With the World Series barely 24 hours away, I thought I would take a step back and look at some of the numbers that popped out at me when looking at the regular season performance of the men on the diamond.
Daric Barton led the AL with 110 walks, 10 more than the only other fella in the Junior Circuit (Jose Bautista was the other with an even 100 walks). Miguel Cabrera was the only one of the top-5 AL walk getters who whiffed less than 100 times with 95 punchouts on the year. Over in the NL, Albert Pujols walked 103 times, a third straight year of triple-digit walks for the Cardinals’ star. Pujols career worst for Ks is 93, and that was back during his rookie season (2001) though it should be pointed out that for the first time in nine years he struck out more than 70-times with 76 punchouts in 2010.
Adrian Beltre posted a .919 OPS, the best amongst full-time third basemen in baseball this season (Jose Bautista was at .995), and it was the second best mark of his career behind the historic 1.017 mark he posted in 2004. For some historical perspective, the 1.017 mark of Beltre is the the 17th best mark in baseball history for a third basemen.
Did you know that Rodrigo Lopez led baseball with 37 homers allowed? That’s the same total as Roy Oswalt (19) and Tim Lincecum (18) allowed. The AL leader was James Shields and he allowed 34 while twirling on the hill for the Rays. His total was matched by the combined efforts of Felix Hernandez (17) and Dallas Braden (17).
Gio Gonzalez won 15 games which is one more than Francisco Liriano and two more than Felix Hernandez. Those 15 wins also tied Gio for the third most by a lefty in baseball with John Danks, Brett Cecil and C.J. Wilson. The only three lefties with more victories were CC Sabathia (21), David Price (19) and Jon Lester (19).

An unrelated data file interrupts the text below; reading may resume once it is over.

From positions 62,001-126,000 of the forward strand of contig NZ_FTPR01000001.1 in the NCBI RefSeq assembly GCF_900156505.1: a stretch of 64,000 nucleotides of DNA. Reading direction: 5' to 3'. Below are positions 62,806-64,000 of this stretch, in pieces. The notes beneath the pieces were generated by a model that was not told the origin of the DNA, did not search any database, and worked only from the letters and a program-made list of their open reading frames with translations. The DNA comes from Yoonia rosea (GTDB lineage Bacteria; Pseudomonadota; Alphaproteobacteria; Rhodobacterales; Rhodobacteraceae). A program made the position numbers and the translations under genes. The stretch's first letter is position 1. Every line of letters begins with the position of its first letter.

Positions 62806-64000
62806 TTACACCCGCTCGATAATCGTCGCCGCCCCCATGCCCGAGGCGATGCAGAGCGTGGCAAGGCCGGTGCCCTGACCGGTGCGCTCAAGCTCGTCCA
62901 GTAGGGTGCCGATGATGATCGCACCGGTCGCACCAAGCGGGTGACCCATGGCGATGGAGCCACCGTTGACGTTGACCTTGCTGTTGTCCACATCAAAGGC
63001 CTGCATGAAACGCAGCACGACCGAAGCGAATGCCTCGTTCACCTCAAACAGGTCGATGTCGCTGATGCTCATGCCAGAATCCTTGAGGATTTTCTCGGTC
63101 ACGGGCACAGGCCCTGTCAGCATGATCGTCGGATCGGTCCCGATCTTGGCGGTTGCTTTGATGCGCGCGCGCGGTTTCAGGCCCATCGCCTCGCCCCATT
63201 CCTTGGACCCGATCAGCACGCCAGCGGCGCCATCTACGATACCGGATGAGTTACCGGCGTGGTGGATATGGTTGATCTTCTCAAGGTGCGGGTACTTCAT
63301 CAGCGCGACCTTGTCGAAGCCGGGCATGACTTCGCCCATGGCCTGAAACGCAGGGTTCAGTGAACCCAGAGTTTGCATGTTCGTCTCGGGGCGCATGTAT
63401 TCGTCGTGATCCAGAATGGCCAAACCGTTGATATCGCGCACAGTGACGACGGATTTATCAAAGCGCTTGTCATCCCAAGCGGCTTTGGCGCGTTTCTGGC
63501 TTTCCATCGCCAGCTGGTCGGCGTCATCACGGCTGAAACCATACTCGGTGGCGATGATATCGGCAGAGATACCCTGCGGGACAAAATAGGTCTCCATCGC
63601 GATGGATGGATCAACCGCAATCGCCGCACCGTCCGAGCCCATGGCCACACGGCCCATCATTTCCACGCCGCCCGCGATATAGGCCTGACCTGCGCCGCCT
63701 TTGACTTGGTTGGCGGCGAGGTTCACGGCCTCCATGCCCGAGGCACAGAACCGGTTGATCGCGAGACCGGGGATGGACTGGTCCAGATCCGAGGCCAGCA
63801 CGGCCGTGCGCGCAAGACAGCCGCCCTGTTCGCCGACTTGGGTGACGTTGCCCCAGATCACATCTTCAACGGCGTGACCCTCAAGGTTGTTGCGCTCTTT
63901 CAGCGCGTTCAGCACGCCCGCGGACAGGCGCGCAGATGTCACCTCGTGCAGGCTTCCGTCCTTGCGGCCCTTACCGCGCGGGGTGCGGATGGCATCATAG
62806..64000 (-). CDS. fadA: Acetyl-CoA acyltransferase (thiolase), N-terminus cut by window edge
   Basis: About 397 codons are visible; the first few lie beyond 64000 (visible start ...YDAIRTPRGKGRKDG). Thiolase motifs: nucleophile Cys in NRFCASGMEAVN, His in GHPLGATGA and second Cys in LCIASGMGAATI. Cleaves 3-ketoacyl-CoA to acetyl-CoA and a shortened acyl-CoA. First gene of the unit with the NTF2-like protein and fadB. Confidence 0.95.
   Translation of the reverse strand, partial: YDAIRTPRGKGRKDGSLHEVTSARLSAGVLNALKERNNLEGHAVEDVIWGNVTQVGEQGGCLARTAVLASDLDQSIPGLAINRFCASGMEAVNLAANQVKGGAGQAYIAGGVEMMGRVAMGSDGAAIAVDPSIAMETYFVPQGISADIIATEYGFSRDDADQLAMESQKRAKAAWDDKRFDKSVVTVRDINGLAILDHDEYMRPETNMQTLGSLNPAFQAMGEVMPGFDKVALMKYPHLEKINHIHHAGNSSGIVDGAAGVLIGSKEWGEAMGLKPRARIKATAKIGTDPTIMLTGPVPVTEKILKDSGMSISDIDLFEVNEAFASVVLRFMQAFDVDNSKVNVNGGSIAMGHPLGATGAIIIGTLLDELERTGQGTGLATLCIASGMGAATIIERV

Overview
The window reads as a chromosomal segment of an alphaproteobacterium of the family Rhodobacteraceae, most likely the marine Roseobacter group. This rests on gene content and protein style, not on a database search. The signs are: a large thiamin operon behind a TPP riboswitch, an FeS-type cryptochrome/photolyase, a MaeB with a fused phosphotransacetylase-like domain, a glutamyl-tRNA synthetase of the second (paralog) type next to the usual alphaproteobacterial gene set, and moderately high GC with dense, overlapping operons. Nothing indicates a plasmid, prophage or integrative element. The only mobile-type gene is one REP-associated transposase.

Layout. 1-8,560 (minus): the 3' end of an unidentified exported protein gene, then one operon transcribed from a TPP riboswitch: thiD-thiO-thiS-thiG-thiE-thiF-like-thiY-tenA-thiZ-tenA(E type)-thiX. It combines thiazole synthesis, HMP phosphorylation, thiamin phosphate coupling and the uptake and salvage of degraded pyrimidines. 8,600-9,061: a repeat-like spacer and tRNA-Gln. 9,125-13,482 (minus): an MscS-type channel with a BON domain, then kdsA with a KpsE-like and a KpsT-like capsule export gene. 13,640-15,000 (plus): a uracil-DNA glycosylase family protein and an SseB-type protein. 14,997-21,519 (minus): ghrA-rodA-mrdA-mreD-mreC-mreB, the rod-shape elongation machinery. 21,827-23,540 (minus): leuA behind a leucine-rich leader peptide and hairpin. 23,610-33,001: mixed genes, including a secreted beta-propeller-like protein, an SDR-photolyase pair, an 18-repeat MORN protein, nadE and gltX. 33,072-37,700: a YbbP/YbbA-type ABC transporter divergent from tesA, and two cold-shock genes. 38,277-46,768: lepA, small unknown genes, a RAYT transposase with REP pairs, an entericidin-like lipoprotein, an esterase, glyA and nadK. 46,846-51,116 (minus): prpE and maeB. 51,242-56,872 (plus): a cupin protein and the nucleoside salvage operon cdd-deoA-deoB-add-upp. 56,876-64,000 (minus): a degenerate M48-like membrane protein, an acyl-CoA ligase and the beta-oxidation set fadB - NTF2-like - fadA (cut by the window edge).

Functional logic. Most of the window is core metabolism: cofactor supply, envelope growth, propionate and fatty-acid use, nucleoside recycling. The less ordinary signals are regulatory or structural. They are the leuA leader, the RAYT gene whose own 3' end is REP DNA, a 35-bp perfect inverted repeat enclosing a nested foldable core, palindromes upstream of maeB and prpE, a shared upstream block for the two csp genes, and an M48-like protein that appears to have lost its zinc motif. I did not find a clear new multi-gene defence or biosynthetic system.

Josh Hamilton hit .359 with 32 homers and 100 RBI this season. Those three numbers made him just the eighth man in American league history to reach all three of those Triple-Crown marks in the same season. Here are the others: Babe Ruth (seven times), Lou Gehrig (three), Al Simmons (twice), Jimmie Foxx (twice) and then Ted Williams, Norm Cash and Joe DiMaggio all accomplished the feat once.
Shaun Marcum had a wonderful bounce back season after undergoing Tommy John surgery as he posted a 3.64 ERA and 13 victories in 31 starts covering 195.1 innings. However, it’s his WHIP that really stands out as he posted a 1.15 mark, this after a 1.16 mark in 2008. As great as Jon Lester has been the past two years (34 wins, 450 Ks), he has posted WHIP’s of 1.23 and 1.20. How is that for some perspective on how good Marcum has been his last two seasons?
Nick Markakis had hit at least 16 homers in each of his first four seasons before falling well off the map this year with just 12 big flies for the Orioles. Still, he posted a 4th straight season of at least 40-doubles, he hit 45, and that is ties him for the third longest 40-double streak in big league history (the record is jointly held by Joe Medwick and Wade Boggs at 7-straight). If we up the double mark to 43 a season, a total that Markakis has reached each of the past four years, he moves up to second on the list trailing only Joe Medwick’s 5-year run (Tris Speaker also hit 43 doubles in 4-straight years).
By Ray Flowers